Tuesday, April 11, 2017

Solar Echoes Landing at JohnCon! (part 2)

I'm particularly excited about this weekend at JohnCon because the students there will be the very first to try the newest changes to the core Solar Echoes rules. If the players this weekend are willing, I plan to put each of their names into the credits as beta-testers in the Solar Echoes Players Guide update. The updated rulebook will be released online sometime near the end of April or at the beginning of May. At JohnCon, I will be using the new dice system I discussed last month, which involves a few twists to make die rolls more dynamic with greater risks and rewards. I'll also showcase the new rules for the dialogue system, which allows NPC's to "fight back" with their words during a dialogue encounter. Plus, all the alien characters now have a particular biological weakness, which should increase interest in the various weapons available. Gamers at JohnCon will be the first to play with these new systems and have their names immortalized as beta-testers in the credits of the updated Solar Echoes Player's Guide!

Monday, April 10, 2017

Solar Echoes Landing at JohnCon! (part 1)

A large variety of conventions are run throughout the year, and I've found a number of them where convention goers enjoy playing tabletop role-playing games like Solar Echoes. This coming weekend, from April 14-16, Johns Hopkins University is hosting their annual gamer convention, JohnCon. I get excited for JohnCon every year, for several reasons. One reason is that the Hopkins Homewood campus brings back fond memories from when I took some classes there during college, such as Creative Writing (training which I've definitely used to make Solar Echoes!) Another reason is that I love hanging out with the college crowd, and playing Solar Echoes exclusively with college students is always tons of fun. It's a dynamic quite different from other conventions, and though it isn't a sprawling, crowded event like Balticon, the students that put JohnCon together do a great job, bringing in vendors, putting on comedy shows, providing interesting panel discussions, and running anime, movies and games all night. There's lots of food available and, if you have the stamina of a college student, you can enjoy the convention 24 hours a day--it never closes until the convention ends on Sunday!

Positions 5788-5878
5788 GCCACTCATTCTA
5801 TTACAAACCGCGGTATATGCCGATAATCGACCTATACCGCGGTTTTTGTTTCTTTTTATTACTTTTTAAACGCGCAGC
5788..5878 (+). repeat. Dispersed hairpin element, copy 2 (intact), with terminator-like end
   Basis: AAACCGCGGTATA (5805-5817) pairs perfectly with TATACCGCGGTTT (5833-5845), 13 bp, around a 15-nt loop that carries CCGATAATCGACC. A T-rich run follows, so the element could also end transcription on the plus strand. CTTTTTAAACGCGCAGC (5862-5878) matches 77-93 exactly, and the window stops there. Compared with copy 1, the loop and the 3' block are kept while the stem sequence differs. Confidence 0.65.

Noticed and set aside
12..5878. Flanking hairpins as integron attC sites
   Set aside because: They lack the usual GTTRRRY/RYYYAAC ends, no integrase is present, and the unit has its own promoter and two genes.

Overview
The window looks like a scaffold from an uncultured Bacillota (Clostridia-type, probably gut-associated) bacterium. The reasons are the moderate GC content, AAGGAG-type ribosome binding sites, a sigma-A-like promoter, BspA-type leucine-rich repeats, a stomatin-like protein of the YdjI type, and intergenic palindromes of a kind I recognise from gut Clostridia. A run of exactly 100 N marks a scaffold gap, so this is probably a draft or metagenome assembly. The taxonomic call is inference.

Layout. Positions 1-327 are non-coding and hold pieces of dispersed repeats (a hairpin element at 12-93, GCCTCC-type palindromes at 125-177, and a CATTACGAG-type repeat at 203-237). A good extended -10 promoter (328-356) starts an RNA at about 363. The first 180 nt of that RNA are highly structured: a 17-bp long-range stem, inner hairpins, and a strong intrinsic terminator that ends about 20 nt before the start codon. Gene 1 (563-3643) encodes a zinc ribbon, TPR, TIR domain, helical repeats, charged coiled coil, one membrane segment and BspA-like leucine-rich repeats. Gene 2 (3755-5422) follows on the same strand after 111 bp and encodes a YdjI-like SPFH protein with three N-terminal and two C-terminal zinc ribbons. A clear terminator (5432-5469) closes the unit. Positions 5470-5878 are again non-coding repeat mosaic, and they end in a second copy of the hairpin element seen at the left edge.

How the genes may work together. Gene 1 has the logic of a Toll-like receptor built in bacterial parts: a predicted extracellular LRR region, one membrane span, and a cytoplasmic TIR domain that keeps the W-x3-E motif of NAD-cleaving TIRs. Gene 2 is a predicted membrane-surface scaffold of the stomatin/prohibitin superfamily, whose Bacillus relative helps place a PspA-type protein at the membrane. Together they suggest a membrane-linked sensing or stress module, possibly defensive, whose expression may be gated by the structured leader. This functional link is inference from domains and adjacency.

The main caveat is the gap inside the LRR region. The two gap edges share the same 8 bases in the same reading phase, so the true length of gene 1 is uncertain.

Friday, April 7, 2017

Artwork in RPG's (part 5)

It's difficult putting together an RPG product and publishing it. Long hours are spent editing and formatting so the text is concise, readable, and presented logically. Graphical design options are limited, but recently I have begun to put in boxes that highlight certain areas, such as stat blocks for enemies and vehicles that characters will encounter. I've also been trying to work a lot of color into recent products—originally, when Solar Echoes began, I was pursuing a physical printing model for my business. I intended to print up lots of books and sell them in game stores and book stores. My first print run was very small, and I knew that printing with color was significantly more expensive than black and white, so I kept most pages down to only a couple colors. However, now that I've shifted my business model more towards digital sales (though I may swing back to physical if I decide to pursue a Kickstarter campaign to that end), I can potentially fill every page with color. As a result, I've been going back to a lot of the artwork I originally commissioned as black and white and have been taking it into Photoshop to touch up and colorize. It's a very long process, but the results are much more appealing. Every time I raise the level of a product, it sets a new standard for future products, so I'm very excited to continue making more products for everyone! Hopefully, you'll spread the word about Solar Echoes so sales will help make this possible. Thanks everyone!